]. Both the categorizations using CAT and mMRC are given.
      Fig. 2
      Fig. 2Mean values of the single items of the CAT
      The bars show mean values and 95% confidence intervals of the single CAT items, the total CAT score divided by 8 and the mMRC. Black bars give information on patients with CT scans, grey bars give information on patients without CT scans.

      3.2 Association with comorbidities, lung function and CT results

      The relationship between CAT items and comorbidities is shown schematically in Table 2, illustrating the heterogeneous pattern of associations; for the corresponding numerical results see Table S2. The total CAT score and most of the single CAT items showed similar relationship to the comorbidities. These paralleled those observed with the mMRC score. In the subpopulation with CT scans, similar results were obtained, although fewer associations were significant.
      Table 2Correlations between the single CAT items and a panel of comorbidities according to multiple regression analyses including age, gender and BMI as covariates (not shown, see Table 3) for the total population.
      Table thumbnail fx1
      For the definition of comorbidities see methods. For the sake of clarity, the strength of associations according to their p-values is coded in three grades (light grey → p < 0.05; dark grey → p < 0.01; black → p < 0.001). The regression coefficients and 95% confidence intervals are given in the Supplemental Table S2.
      In an analogous manner, associations with FEV1, RV/TLC and TLCO are given in Table 3, with numerical data in Table S3. In this case, the associations of the total CAT score and the mMRC were comparable to those of the single items. This table also presents the association with anthropometric data, which we omitted for the sake of brevity in the other tables.
      Table 3Correlations between the single CAT items and lung function parameters according to multiple regression analyses including age, gender and BMI as covariates for the total population.
      Table thumbnail fx2
      For abbreviations see methods. For the sake of clarity, the strength of associations according to their p-values is coded in three grades (light grey → p < 0.05; dark grey → p < 0.01; black → p < 0.001). The regression coefficients and 95% confidence intervals are given in the Supplemental Table S3.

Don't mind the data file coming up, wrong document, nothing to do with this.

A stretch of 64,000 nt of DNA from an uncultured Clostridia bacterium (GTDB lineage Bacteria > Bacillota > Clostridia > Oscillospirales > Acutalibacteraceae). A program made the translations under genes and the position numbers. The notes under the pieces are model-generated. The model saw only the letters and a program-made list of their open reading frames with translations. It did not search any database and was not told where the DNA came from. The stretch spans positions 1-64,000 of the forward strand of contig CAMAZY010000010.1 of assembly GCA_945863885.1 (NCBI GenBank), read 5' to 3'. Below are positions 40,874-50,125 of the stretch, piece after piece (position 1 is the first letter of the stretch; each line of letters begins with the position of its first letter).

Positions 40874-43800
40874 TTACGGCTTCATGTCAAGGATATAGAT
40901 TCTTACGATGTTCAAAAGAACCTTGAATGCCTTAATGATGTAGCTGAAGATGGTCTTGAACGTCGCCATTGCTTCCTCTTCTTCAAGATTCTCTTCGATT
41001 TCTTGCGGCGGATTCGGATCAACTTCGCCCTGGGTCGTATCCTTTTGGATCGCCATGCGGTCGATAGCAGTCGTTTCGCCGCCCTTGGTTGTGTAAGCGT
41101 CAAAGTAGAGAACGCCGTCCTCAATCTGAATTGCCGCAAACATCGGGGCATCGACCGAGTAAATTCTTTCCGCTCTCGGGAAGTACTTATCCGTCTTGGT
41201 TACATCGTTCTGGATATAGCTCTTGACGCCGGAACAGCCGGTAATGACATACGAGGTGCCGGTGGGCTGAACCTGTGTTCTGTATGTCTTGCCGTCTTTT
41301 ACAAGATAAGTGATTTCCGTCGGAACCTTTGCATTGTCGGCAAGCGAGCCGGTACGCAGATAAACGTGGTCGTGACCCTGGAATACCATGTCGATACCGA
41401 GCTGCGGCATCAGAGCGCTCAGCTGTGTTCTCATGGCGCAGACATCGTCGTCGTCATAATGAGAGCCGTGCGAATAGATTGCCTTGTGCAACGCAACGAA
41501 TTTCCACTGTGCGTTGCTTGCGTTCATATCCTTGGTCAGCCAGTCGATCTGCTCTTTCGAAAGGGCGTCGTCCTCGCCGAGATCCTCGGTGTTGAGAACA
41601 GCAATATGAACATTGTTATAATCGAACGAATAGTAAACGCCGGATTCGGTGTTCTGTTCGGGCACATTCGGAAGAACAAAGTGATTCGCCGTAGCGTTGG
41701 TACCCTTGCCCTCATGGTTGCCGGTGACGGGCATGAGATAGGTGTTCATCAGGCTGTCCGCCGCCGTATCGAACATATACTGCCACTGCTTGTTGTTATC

Associations with CT emphysema characteristics are shown in Table 4, with numerical data in Table S4. The total CAT showed weaker associations with CT characteristics than items 4 and 5, which assess dyspnoea and physical activity limitations. The mMRC showed a similar association with the emphysema score and the 15th percentile.
      Table 4Correlations between the single CAT items and two CT-derived measures of lung emphysema according to logistic and linear multiple regression analyses including age, gender, BMI, packyears and smoking status as covariates (not shown) for the subpopulation with CT scans. The emphysema score was a binary, qualitative score, and the 15th percentile of mean lung density a continuous variable. For the sake of clarity, the strength of associations according to their p-values is coded in three grades (light grey → p < 0.05; dark grey → p < 0.01; black → p < 0.001). The regression coefficients and 95% confidence intervals are given in the Supplemental Table S4.
      Table thumbnail fx3
      For a sensitivity analysis we used retrospective CT scans (n = 309) that were obtained within 4 years prior to inclusion into COSYCONET [
      • Kahnert K.
      • Jobst B.
      • Biertz F.
      • Biederer J.
      • Watz H.
      • Huber R.M.
      • Behr J.
      • Grenier P.A.
      • Alter P.
      • Vogelmeier C.F.
      • et al.
      Relationship of spirometric, body plethysmographic, and diffusing capacity parameters to emphysema scores derived from CT scans.
      ]. These data showed essentially the same picture as the prospective data. In particular, items 4 and 5 were strongly associated with the emphysema score and the 15th percentile of mean lung density (p < 0.001 each), whereas the total CAT score was not significantly correlated, in contrast to mMRC. In this subgroup lung function was slightly worse than in the complementary group, although only FEV1 reached statistical significance (FEV1% predicted: 47 vs 53 (p = 0.048), RV/TLC: 0.57 vs. 0.54, TLCO% predicted: 49 vs. 57).

      3.3 Factor analysis